Dell XPS 410
At a Glance
Dell XPS 410
The XPS 410 is somewhat slow for a power system, but it still offers a lot of features for a low price.
When I booted my test unit of Dell's XPX 410, I was pleased to find that this Vista desktop came only with PC-Cillin, Google Desktop, a trial version of Roxio Creator, Microsoft Works, and a genuine Windows Vista installation disc, rather than having tiny icons line up along the system tray like Christmas shoppers at Macy's.
There's nothing innovative about this PC. The model we looked at finished sixth out of eight power desktops tested with our new Vista-oriented WorldBench 6 Beta 2 performance test suite, with a score of 101. Then again, at $2033 (as of March 16, 2007), it's the least expensive of the lot, by almost $250.
The XPS 410 is a snap to set up. Documentation ranges from a very helpful set-up guide for novices to a thick and extensive owner's manual. Should you need to get inside the PC, you'll be glad that the case slides open easily without a screwdriver. A floppy cable and a blue plastic cable holder annoyingly block access to the insides, but you can easily move them aside.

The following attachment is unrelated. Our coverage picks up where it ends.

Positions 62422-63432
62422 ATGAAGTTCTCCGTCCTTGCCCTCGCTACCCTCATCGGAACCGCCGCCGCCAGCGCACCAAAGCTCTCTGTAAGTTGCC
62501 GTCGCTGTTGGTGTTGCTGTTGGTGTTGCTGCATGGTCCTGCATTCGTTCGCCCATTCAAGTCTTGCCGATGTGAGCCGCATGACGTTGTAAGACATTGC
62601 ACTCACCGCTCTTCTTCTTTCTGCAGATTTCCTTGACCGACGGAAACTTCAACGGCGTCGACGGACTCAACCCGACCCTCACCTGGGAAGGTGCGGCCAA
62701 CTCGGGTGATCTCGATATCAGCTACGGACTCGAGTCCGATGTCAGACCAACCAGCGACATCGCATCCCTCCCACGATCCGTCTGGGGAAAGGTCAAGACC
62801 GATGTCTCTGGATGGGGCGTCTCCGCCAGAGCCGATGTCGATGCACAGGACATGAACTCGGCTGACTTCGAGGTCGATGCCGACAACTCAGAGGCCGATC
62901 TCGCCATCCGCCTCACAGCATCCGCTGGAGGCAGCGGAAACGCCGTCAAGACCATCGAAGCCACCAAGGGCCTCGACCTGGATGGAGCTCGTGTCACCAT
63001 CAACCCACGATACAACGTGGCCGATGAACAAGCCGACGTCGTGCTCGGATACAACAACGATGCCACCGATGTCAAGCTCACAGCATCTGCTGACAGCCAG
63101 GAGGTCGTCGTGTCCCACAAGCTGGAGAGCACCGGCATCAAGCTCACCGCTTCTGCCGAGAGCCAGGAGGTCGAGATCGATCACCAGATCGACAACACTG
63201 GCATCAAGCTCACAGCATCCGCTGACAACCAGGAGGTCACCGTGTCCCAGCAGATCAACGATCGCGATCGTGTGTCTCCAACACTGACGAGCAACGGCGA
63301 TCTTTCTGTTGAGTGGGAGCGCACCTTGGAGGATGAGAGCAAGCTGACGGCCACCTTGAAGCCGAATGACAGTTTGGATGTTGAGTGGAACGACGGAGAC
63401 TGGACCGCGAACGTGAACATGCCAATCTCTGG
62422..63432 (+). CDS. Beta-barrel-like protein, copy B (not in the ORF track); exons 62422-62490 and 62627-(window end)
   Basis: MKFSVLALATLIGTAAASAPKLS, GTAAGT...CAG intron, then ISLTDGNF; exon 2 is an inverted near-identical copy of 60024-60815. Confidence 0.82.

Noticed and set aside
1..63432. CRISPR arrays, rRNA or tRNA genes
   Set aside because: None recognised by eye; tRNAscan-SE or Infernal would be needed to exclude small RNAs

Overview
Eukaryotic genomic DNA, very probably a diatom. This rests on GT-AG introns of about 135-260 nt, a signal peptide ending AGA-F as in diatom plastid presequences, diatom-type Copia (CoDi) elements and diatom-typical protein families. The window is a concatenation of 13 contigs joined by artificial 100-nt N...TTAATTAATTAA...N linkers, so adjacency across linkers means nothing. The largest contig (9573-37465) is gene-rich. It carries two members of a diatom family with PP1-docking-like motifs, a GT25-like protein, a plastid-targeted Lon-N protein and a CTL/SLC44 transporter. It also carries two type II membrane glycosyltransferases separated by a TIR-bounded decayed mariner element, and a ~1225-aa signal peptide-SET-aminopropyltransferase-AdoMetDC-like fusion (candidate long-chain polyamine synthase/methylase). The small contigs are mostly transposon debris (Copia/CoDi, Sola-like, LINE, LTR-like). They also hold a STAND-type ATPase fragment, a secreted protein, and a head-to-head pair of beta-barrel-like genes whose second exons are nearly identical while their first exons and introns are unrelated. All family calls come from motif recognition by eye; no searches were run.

Not that you'll find much to do inside: There's only one free bay (for installing a 3.5-inch externally accessible drive) and one free PCI Express slot.
The XPS 410 comes with eight USB ports (six in back, two in front). You'll probably need to fill a number of them with USB adapters because this system has no parallel, serial, or PS/2 connections for your aging peripherals. It does, however, have two FireWire ports (one on the front) as well as supporting 7.1-speaker high-definition audio.
Though Dell's SK-8135 keyboard, which came with our test unit, looks weird (because there are almost no edges around the keys), the odd design grew on me: It keeps the keyboard small without sacrificing key size or spacing. Plus, it has a good set of extras, including a volume-control knob. The keys felt a bit heavy, but not horribly so. Our test unit's Dell- branded optical mouse was functional but generic.
Dell's XPX 410 is the power Vista machine for people who just want to read e-mail, surf the Web, and organize their photos.